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Afghan women are taking to the streets and leading the men in protests against the Taliban

One video shows a woman raising her fist and urging the men around her to move forward and keep marching.

Afghan women are taking to the streets and leading the men in protests against the Taliban
Cover Image Source: Twitter/@Dr_YKhan

Inspiring videos and photos from Afghanistan's Independence Day on Thursday show a number of brave women leading men in protests against the Taliban on the streets of Kabul. Chanting slogans and holding flags aloft, many marched in front of and alongside men on the 102nd anniversary of the 1919 treaty that ended British rule. One video shared by Iranian journalist, Masih Alinejad, shows a woman with the national flag draped around her shoulders, raising her fist and urging the men around her to move forward and keep marching. "Protest against Taliban in Kabul led by women. Yesterday Taliban opened fire at protesters and killed at least three people but today people took to the streets again to protest against the Taliban," Alinejad tweeted.



 

According to Sky News, protesters were waving their red, green, and black national flag as a symbol of defiance against the Taliban. Meanwhile, the Taliban — who have their own black and white flag — allegedly killed several people in the eastern city of Asadabad for waving the national flag. The insurgents are said to have celebrated Independence Day in their own fashion, considering the day a celebration of their victory over the U.S.



 

"Fortunately, today we are celebrating the anniversary of independence from Britain," they said of the commemorations. "We at the same time as a result of our jihadi resistance forced another arrogant of power of the world, the United States, to fail and retreat from our holy territory of Afghanistan." Some videos from the Independence Day protests in Kabul also showed women marching shoulder-to-shoulder with men while chanting "our flag, our identity."



 

"Independence day protest in Kabul. Women and girls, men and boys screaming LONG LIVE Afghanistan OUR NATIONAL FLAG IS OUR IDENTITY! They marched past the Taliban with some Talibs screaming back at protestors, waving their guns at them but finally the protestors passed," tweeted @jordan_bryon. "One angry Talib was about to shoot a protestor when another Talib grabbed his gun and stopped him. Incredibly daring #AfghanWomen led the way screaming on the megaphone!"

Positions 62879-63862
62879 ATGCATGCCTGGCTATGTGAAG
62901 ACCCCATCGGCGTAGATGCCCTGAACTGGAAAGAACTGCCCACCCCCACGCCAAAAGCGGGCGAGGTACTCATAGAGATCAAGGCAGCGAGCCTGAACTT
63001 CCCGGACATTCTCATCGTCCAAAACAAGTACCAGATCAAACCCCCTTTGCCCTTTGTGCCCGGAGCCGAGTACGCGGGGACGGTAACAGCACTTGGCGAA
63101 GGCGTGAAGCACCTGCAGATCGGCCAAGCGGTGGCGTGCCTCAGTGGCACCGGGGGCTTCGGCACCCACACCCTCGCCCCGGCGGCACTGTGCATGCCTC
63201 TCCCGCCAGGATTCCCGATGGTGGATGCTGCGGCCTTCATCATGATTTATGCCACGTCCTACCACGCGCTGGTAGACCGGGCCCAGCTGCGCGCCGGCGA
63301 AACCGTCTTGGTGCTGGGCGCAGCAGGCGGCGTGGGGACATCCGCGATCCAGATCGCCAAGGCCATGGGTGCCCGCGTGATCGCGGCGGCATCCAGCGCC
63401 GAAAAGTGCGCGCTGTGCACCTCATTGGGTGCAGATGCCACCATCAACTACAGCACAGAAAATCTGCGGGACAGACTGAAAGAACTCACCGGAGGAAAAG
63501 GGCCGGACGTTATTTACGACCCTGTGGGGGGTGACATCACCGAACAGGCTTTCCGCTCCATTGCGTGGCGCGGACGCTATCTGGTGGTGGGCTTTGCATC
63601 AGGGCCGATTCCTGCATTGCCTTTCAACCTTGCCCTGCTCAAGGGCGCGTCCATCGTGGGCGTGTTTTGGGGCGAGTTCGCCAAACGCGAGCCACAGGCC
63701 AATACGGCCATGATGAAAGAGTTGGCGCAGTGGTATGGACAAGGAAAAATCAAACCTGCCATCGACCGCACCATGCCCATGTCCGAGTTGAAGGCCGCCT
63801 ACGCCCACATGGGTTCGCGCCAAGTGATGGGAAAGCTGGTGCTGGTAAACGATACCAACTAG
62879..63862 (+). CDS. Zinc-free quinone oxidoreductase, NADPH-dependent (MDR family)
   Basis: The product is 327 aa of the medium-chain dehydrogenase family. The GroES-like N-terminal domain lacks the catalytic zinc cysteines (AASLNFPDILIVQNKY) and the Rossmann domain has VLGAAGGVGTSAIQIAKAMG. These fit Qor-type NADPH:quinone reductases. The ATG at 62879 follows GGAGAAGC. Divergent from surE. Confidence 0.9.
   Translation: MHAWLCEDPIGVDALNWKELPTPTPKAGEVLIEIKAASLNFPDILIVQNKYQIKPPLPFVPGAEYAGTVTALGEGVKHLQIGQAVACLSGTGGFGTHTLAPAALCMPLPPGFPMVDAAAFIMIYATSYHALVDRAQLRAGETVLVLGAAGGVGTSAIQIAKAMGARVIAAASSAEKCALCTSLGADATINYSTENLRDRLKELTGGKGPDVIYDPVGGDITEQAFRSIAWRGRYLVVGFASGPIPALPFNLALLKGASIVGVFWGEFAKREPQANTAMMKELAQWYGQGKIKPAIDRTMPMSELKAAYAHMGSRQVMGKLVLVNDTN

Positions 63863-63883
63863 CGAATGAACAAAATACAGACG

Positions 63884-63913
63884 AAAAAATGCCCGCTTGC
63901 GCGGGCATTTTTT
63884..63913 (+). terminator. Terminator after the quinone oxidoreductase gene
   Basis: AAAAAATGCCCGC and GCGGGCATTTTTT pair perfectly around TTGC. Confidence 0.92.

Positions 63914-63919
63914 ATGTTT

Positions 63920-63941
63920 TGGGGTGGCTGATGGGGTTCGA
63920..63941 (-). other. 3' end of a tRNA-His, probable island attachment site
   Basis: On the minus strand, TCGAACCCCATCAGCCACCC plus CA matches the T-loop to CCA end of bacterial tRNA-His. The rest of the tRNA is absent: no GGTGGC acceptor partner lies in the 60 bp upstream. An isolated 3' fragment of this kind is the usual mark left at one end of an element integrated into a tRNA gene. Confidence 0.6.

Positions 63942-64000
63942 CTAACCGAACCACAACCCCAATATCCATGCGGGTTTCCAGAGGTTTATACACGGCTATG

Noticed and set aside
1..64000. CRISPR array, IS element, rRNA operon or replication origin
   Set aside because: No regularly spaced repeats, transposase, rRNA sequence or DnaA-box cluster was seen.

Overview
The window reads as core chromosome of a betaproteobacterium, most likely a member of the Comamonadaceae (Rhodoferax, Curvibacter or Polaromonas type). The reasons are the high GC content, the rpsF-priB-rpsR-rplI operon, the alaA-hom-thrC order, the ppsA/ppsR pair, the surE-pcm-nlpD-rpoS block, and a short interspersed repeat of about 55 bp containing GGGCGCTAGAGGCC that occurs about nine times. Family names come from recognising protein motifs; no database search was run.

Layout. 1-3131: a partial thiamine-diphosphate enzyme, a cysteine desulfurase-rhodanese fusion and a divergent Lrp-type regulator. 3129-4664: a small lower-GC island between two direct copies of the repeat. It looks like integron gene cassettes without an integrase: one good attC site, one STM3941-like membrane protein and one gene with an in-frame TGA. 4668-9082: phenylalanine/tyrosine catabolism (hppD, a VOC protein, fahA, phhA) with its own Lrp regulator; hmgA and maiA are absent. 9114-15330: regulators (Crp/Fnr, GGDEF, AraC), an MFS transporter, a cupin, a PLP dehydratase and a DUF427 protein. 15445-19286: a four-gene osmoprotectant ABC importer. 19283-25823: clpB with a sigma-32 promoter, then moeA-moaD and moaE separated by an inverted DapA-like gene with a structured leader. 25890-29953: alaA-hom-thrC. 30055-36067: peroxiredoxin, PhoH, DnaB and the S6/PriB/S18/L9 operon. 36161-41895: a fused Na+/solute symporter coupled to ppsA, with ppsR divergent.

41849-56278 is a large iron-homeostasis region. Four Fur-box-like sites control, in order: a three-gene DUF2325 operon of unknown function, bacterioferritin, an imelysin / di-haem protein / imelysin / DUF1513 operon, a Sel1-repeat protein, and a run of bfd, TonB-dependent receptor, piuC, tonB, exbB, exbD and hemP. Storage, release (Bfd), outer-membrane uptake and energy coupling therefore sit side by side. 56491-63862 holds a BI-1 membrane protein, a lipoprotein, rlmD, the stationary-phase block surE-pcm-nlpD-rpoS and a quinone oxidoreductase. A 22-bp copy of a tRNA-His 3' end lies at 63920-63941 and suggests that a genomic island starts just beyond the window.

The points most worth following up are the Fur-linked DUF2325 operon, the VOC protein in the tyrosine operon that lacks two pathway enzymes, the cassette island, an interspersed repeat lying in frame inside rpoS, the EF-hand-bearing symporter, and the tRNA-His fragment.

As of now, it is unclear whether Afghan women will be allowed to work or go to school under the Taliban's rule. Older generations still have traumatizing memories of the Taliban's previous rule, when they closed girls' schools, banned women from working, and largely confined them to their homes. Television and music were banned across the regions controlled by the group at the time and those caught violating these extremist rules were publicly executed.



 

According to AP, the restrictions on women eased after a U.S.-led invasion drove the Taliban from power in the aftermath of the 9/11 attacks. Even as war raged across the country, a local commitment to improving women's rights drove the effort to create new legal protections, including the Elimination of Violence Against Women law which criminalized rape, battery, and forced marriage and made it illegal to stop women or girls from working or studying. Now, the series of recent Taliban victories over dozens of provincial capitals have taken Afghan women right back to a past they desperately wanted to leave behind.



 

At a news conference, Zabihullah Mujahid—the Taliban's longtime spokesman—promised that the Taliban would honor women's rights within the norms of Islamic law. However, he did not elaborate on what this means for Afghan women, what form the group's proposed "Afghan inclusive Islamic government" will take, or whether the new leadership will include women. Speaking to CNN, Farzana Kochai, who was serving as a member of the Afghan Parliament, expressed concern about her future freedoms as a woman. "This is something that concerns me more. Every woman is thinking about this," she said. "We are just trying to have a clue... would women be allowed to work and to occupy a job or not?"

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